“What’s that?” asked my new friend from West Virginia University, pointing to the Circle from Coulter Hall. Students from other universities had come to Oxford to work on a journalism project, and we were walking to a meeting.
I knew what he was talking about: the large white statue that catches the eyes of visitors as they first enter the university. A Confederate soldier stands in proud defiance of this nation and human rights on a pillar high above the campus.
I paused before shamefully admitting, “That’s our Confederate statue. Many of us want it to be taken down, but it’s still there for now.”
Don’t get me wrong – I love this university. There are wonderful people doing amazing work everywhere you look, our academic programs seem to get stronger each year and the campus is one of the most beautiful in the nation.
But when we bring new people to our home, they do not know these things. As much as I may try to tell them, they will not understand.
What they will understand, though, is the symbol of racism and hatred that they first encounter. The traitorous soldier looking into the distance will give a first impression of the university that cannot be taken back.
And it’s hard to imagine why someone would stay to find out if this impression is true. Imagine going to Germany and getting off the plane to see a monument of a soldier giving a Nazi salute.
Sure, there’s a contextualization plaque, but does that settle all of your discomfort?
You might wonder, “Are these people not ashamed of this chapter in their history? Why is something so obscene still flaunted in public? Should I even stay to find out?”
For this, among other reasons, you cannot find statues celebrating the Nazis standing in their original, public locations in Germany.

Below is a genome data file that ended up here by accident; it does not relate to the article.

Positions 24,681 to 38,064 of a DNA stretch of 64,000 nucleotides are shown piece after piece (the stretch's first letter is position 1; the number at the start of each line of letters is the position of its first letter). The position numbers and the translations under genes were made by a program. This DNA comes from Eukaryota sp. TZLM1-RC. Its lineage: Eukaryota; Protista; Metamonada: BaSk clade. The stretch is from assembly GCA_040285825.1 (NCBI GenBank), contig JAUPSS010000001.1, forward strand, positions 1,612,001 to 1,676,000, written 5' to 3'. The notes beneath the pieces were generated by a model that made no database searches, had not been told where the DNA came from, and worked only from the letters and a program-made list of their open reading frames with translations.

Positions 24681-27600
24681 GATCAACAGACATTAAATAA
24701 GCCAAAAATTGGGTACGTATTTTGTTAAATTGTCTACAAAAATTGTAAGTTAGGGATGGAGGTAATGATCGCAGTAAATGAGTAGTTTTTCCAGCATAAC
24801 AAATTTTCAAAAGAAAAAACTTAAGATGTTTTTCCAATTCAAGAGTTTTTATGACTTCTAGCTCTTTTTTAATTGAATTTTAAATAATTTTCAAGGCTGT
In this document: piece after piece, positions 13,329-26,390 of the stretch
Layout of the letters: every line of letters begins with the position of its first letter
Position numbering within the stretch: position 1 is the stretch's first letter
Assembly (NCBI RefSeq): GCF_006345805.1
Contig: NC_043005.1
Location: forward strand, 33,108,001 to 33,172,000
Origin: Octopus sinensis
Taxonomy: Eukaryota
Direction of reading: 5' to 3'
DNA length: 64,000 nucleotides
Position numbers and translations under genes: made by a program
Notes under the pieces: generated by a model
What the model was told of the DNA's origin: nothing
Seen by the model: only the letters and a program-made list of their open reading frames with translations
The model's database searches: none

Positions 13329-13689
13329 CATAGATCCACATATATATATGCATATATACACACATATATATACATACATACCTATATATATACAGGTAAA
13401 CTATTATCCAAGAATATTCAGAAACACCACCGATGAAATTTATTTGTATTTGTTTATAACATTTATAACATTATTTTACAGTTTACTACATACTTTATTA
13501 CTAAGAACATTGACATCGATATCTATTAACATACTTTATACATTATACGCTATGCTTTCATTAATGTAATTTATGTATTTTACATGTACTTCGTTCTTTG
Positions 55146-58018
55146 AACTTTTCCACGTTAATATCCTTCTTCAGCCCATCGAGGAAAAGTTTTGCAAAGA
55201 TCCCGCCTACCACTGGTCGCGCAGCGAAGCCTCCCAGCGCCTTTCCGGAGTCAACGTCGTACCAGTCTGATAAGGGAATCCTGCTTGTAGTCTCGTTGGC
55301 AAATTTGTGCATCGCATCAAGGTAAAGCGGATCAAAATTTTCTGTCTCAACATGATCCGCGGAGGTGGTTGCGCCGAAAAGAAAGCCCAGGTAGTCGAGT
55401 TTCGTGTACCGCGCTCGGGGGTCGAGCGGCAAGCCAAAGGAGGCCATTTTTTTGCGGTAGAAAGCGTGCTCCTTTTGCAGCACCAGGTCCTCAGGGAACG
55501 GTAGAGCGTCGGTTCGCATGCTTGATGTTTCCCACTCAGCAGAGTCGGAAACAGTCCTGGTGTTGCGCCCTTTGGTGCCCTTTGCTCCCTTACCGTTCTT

And yet, when our memorials honoring American oppression, murder, subjugation and bigotry remain, it is seen as the normal state of remembering history.
This will not be considered normal forever, though. Confederate statues have come down one by one across the country, and this trend will continue as time goes on.
Many on this campus do not want students or the university itself to continue being held back by its archaic, hateful past. Some even held a demonstration last week, March Against Hate, to call for its removal, among other things.
Perhaps future students will see photos of the statue and, like many students do when they look at the news coverage of racial integration on this campus in 1962, wonder why it took this university so long to catch up to the rest of the country.
Is it possible that this institution is not that different than it was in previous eras, dragging its feet toward progress only when prodded by outside forces?
As we again celebrated the Rev. Martin Luther King Jr.’s life on campus, the bell tower chiming once for every year of his life, I could not help but wonder how much the administration really believes what he said.
When he spoke of the white moderate being more devoted to order than justice, he was speaking about the solutions created to pacify both sides instead of doing the right thing.
So as the chimes celebrating King’s life rang out over the statue and its contextualization plaque, a middle-of-the-road solution to preserve the status quo a while longer, I recognized the irony.
When the statue celebrating James Meredith’s bravery in integration was installed just a few minutes’ walk from the Confederate statue, those in charge must have seen the absurdity of the arrangement.
Claiming to celebrate the courage of Meredith for doing what was right in the face of extreme hardship does not mean much while remaining unwilling to face mild criticism for removing a symbol of hate.
With some poetic irony, the Lyceum, housing the administration of the campus, stands between the two monuments. It stands somewhere between the bigoted past and the courageous future, trying to not pick one side over the other. This moderation is the thread that is carried through our brutal history and holds order over justice.
For this great university to stop being seen as the institution that is always on the wrong side of history, we must do the right thing over the safe thing. The statue must come down.
Daniel Payne is a sophomore journalism major from Collierville, Tennessee.